Race and the Law in American History (History 369/Comparative Race and Ethnicity Studies 389)
Ranging from the colonial period to the recent past, this course examines the role of the law and the courts in the construction of racial categories and the production of racial inequality in the United States. We will read scholarship from history and other fields concerning the relationship between law and social practice and the possibilities and limitations of law as a means for resisting racism and securing equality. While we will engage a range of primary source material, we will devote particular attention to landmark Supreme Court decisions concerning civil rights, segregation, and immigration and naturalization. Other topics include regional variations in racialization in the United States, race making beyond the black-white binary, and historical methodology applied to the realm of law.

Making Race: History of a Fiction (History 368)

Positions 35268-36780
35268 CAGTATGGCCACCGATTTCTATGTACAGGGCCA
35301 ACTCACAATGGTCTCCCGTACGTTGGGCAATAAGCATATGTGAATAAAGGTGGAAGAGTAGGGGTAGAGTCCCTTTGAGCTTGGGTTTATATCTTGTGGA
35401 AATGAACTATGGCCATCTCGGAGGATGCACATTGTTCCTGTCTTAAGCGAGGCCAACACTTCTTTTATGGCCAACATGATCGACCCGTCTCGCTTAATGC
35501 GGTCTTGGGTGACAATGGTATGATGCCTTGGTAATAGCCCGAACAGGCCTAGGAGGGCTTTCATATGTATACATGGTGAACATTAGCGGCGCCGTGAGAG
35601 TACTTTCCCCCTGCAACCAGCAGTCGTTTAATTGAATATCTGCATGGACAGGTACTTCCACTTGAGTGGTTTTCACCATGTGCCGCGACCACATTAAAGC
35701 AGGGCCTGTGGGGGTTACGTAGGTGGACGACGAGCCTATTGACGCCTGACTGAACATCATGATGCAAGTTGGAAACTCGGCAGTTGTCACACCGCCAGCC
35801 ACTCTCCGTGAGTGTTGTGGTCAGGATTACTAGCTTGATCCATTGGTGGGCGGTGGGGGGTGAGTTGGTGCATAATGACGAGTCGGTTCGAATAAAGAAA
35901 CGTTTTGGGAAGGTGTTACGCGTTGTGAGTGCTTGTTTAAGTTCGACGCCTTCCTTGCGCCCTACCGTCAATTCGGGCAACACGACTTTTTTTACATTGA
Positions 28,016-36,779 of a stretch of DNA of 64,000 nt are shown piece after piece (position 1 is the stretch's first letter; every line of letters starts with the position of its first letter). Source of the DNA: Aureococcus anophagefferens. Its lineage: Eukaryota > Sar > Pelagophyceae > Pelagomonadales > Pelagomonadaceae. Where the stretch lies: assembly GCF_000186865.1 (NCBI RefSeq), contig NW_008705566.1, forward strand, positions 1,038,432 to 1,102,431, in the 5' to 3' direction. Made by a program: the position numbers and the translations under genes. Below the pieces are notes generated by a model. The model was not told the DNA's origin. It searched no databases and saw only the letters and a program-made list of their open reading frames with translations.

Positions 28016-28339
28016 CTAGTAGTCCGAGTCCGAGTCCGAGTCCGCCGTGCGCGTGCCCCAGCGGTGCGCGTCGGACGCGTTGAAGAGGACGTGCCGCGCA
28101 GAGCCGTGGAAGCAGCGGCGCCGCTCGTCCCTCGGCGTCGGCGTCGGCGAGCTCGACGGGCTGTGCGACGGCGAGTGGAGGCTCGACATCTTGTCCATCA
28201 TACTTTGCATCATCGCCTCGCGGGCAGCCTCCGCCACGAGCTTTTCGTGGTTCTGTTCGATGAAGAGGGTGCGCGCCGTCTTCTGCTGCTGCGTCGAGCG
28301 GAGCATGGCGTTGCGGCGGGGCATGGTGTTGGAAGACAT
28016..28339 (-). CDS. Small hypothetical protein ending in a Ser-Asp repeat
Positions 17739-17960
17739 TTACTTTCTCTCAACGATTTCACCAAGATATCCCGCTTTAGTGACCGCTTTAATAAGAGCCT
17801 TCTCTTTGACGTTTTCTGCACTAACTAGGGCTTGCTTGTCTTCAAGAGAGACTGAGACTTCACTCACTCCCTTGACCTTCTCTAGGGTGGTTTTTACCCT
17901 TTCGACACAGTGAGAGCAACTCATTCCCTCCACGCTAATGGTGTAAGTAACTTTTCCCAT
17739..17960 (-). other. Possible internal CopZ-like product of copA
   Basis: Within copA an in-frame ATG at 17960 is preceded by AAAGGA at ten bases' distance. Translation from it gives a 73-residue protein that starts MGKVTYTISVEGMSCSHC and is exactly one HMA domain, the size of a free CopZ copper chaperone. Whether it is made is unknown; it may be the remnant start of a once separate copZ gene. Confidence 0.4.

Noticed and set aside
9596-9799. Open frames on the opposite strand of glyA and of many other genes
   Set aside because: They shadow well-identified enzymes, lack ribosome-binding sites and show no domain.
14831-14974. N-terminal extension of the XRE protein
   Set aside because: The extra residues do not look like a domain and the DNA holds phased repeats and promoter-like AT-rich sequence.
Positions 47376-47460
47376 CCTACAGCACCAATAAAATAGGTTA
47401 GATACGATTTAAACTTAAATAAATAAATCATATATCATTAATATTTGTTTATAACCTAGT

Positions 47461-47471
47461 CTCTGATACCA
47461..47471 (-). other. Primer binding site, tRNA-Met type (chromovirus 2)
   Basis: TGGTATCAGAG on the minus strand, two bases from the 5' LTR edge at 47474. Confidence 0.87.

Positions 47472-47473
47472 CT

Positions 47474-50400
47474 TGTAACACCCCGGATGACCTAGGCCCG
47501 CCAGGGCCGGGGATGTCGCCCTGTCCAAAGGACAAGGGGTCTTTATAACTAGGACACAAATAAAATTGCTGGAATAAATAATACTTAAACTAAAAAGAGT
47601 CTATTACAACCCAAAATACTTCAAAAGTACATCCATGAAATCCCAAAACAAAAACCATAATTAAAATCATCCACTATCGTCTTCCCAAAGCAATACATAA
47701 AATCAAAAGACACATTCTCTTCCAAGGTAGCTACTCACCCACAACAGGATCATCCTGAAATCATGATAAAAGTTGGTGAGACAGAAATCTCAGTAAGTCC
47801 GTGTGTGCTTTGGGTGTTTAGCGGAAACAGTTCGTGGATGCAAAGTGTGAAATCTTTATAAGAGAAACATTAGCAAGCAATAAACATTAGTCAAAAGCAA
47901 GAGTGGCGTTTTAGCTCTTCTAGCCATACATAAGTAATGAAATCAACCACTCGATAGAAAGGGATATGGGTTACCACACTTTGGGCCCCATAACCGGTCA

What does it mean to call race a "social construction" or a "historical fiction"? How, when, and why did race develop as a way to categorize human beings? What roles did law, social practice, and scientific and religious thought play in the process of race-making? What alternative notions of human community or human difference resisted the power of the race concept? This course focuses on North America from the age of European colonization to the present, but we will also reach back to antiquity, the Middle Ages, and early modern Europe to understand the roots of modern racial thought. Sojourns to other parts of the world (such as South Africa and Latin America) will help put our discussion of American racialization into comparative perspective. Throughout, we will consider the development of race in relationship to other categories of human difference, including gender, ethnicity, nation, and religion. Examining both classic and recent scholarship, we will devote particular attention to several historiographical problems: understanding "whiteness" as a racial category; interpreting race "mixing" and "passing"; and placing race in American history beyond the black-white binary.